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Analysis | The geography of how early 2020 money is flowing

Analysis | The geography of how early 2020 money is flowing
Philip Bump National correspondent focused largely on the numbers behind politics May 9 at 5:06 PM One of the downsides to America’s interminable presidential elections is that, for those who really like politics, there are months spent poring over the same little data points looking for little tweaks and burbles that might augur some shift…

Philip Bump

National correspondent focused largely on the numbers behind politics

One of the downsides to America’s interminable presidential elections is that, for those who really like politics, there are months spent poring over the same little data points looking for little tweaks and burbles that might augur some shift in where things are headed. It’s admittedly not terribly important to know who will win an election before the election is held unless you have some reason for needing to know (lobbyists, etc.), but for some of us it’s an unavoidable mental condition. I want to know where this thing is headed, but like watching a rocket leave the launchpad, I’m not getting a whole lot of information to work with.

We are getting some information. And, if not predictive, it does tell us a bit about how the 2020 contest is shaking out. Not a lot, mind you, but enough perhaps to tide you over until tomorrow.

Last month, the Federal Election Commission released data on first-quarter fundraising among 2020 candidates, both President Trump and those who were already seeking the Democratic nomination to challenge him. Out of curiosity, we took those numbers, aggregated totals by Zip code and mapped them. But instead of simply mapping who was getting money from where, we decided to map where one candidate was outperforming another.

The overview looks like this. Circles on all of the graphs below are scaled to the total amount raised by the leading campaign committee in the county relative to the next-best-performing campaign.



(Philip Bump/The Washington Post)

Unsurprisingly, candidates often outperform in places that they represent.

There’s an important point to be made about the data we’re using. Only some contributions are reportable to the FEC; small-dollar contributions often aren’t. That means that we generally have data on larger contributions only. That will be important later in this conversation.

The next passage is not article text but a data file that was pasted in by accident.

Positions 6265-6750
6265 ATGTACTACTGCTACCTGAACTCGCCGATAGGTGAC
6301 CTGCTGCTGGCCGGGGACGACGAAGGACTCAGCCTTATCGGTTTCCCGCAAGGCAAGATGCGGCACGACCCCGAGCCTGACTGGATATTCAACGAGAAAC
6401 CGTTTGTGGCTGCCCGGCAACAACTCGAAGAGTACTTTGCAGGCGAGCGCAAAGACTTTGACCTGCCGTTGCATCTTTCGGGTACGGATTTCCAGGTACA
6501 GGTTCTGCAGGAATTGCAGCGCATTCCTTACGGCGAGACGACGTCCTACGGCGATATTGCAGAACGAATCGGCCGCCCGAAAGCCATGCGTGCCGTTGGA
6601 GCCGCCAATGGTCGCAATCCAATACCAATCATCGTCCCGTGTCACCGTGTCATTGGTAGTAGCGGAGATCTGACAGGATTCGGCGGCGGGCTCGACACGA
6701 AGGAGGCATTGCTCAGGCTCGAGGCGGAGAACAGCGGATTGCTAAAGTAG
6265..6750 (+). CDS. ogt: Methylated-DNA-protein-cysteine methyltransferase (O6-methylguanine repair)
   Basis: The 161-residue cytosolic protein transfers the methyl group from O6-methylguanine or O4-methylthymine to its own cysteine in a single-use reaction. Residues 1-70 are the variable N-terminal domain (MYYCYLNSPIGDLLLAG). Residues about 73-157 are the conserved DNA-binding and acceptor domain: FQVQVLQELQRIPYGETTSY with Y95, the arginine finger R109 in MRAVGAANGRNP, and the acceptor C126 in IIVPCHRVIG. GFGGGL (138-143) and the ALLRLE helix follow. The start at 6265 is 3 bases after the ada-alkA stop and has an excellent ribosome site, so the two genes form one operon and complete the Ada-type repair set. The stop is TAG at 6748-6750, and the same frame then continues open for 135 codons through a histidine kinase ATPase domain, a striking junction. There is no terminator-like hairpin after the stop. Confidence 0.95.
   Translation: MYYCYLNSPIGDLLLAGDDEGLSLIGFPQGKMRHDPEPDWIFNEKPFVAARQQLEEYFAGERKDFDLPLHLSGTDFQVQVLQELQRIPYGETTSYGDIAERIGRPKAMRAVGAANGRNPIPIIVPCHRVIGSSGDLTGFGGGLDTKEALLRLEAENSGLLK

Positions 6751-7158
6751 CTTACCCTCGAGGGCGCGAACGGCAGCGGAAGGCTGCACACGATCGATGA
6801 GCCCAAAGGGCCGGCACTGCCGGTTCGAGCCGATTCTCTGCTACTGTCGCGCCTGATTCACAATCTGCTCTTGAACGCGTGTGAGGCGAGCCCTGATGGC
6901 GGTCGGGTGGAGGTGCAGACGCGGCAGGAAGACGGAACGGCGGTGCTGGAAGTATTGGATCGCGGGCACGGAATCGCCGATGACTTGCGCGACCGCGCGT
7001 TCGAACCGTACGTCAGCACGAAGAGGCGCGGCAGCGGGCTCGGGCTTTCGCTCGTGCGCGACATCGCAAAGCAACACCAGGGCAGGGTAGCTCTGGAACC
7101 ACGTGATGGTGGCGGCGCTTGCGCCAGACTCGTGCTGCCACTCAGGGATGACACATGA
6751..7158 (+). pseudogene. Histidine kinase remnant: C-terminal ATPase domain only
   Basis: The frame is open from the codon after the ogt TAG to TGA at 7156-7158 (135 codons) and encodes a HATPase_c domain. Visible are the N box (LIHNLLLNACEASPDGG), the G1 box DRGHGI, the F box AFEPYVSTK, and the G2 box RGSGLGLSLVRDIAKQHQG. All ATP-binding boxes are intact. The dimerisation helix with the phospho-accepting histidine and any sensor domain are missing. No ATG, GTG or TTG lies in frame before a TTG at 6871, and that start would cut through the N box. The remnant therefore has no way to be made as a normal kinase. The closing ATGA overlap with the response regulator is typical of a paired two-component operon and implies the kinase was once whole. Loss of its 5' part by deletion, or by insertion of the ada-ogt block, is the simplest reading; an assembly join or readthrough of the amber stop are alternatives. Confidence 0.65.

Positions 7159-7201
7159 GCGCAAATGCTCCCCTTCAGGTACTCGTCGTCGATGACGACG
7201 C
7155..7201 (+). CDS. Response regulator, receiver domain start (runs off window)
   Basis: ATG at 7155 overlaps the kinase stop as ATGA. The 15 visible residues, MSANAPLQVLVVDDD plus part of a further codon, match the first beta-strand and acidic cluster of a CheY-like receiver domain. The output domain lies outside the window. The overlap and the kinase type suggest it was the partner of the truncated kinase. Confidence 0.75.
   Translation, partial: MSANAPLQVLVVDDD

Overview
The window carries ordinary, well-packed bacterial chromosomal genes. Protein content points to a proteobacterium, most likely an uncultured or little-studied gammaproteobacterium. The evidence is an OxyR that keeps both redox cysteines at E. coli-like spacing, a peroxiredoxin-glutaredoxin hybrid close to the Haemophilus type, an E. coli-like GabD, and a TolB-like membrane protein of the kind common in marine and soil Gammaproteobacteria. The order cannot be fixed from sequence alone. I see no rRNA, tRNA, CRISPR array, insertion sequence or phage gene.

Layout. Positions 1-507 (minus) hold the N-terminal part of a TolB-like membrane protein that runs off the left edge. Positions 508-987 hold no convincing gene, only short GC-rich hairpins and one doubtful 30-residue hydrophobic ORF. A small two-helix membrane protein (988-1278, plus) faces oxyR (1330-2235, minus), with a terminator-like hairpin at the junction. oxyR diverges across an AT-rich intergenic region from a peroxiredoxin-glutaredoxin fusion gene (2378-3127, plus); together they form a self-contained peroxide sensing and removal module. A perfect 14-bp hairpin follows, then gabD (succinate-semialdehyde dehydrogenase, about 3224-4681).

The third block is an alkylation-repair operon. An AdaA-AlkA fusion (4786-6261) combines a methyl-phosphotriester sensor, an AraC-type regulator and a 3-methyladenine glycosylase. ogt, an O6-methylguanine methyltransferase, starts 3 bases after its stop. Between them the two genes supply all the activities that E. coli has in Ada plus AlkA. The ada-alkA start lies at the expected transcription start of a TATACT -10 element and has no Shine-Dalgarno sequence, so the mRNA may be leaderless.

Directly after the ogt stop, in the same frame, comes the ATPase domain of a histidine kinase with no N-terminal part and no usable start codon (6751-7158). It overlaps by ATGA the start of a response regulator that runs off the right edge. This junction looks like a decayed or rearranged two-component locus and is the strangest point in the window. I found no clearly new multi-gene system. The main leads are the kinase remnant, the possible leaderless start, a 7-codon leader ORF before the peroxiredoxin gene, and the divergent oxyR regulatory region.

So. The map above is interesting, but we can get a little more insight by considering candidates against one another. So let’s compare Trump with Sen. Bernie Sanders (I-Vt.). Zip codes where Trump got more are shown in red circles; Zip codes where Sanders did better are in blue. (The Trump campaign committee on this map is the campaign itself, not one of the joint fundraising ventures with the Republican Party.)



(Philip Bump/The Washington Post)

We’ve highlighted three interesting regions.

SF. In the San Francisco Bay area, Sanders easily bet Trump in nearly every Zip code.

MW. In the Midwest, Sanders tended to outperform Trump mostly in urban areas. Trump raised significant money in some Ohio Zip codes.

FL. But it’s nothing compared to his dominance in Florida, where Trump raised a lot of money in a number of Zip codes relative to Sanders. There’s a similar pattern in Texas, where Sanders’s performance in cities is more noticeable.

A key point worth remembering: Trump was a candidate for the entire time. Sanders wasn’t.

Another interesting comparison pits Sanders against Sen. Kamala D. Harris (D-Calif.).



(Philip Bump/The Washington Post)

A key point here is that in places where Harris outraised Sanders, she did so by a wide margin. This, in part, comes back to the point about which contributions were reportable. Many of Sanders donors gave smaller amounts. His lead in the money race came from the number of people who were giving. (This reliance on smaller donors is also why his footprint on the first map above is relatively modest.)

We’ve highlighted two areas where Harris outraised Sanders. The first is parts of California (CA), where Harris’s existing networks no doubt helped her bring in contributions. The other is the Acela corridor (AC), the stretch from Boston through New York to the District of Columbia. There, too, Harris brought in big chunks of money.

The regional differences you can see in the first map are shown starkly when we compare Harris directly to former Texas congressman Beto O’Rourke.



(Philip Bump/The Washington Post)

Harris cleaned up in California (CA). O’Rourke did well in Texas (TX), particularly in the western part of the state, where he’s from. But Harris did much better in other places on the map, as she did against Sanders.

This doesn’t tell us who will win the presidency next year. It doesn’t even tell us much about who will win the Democratic nomination. It does, however, tell us a bit about giving patterns. Sanders got a lot of small money. Harris appears to have a broader national reach than O’Rourke. That sort of thing.

At the very least, it gives us something to mull over as we bide our time until voting actually starts.

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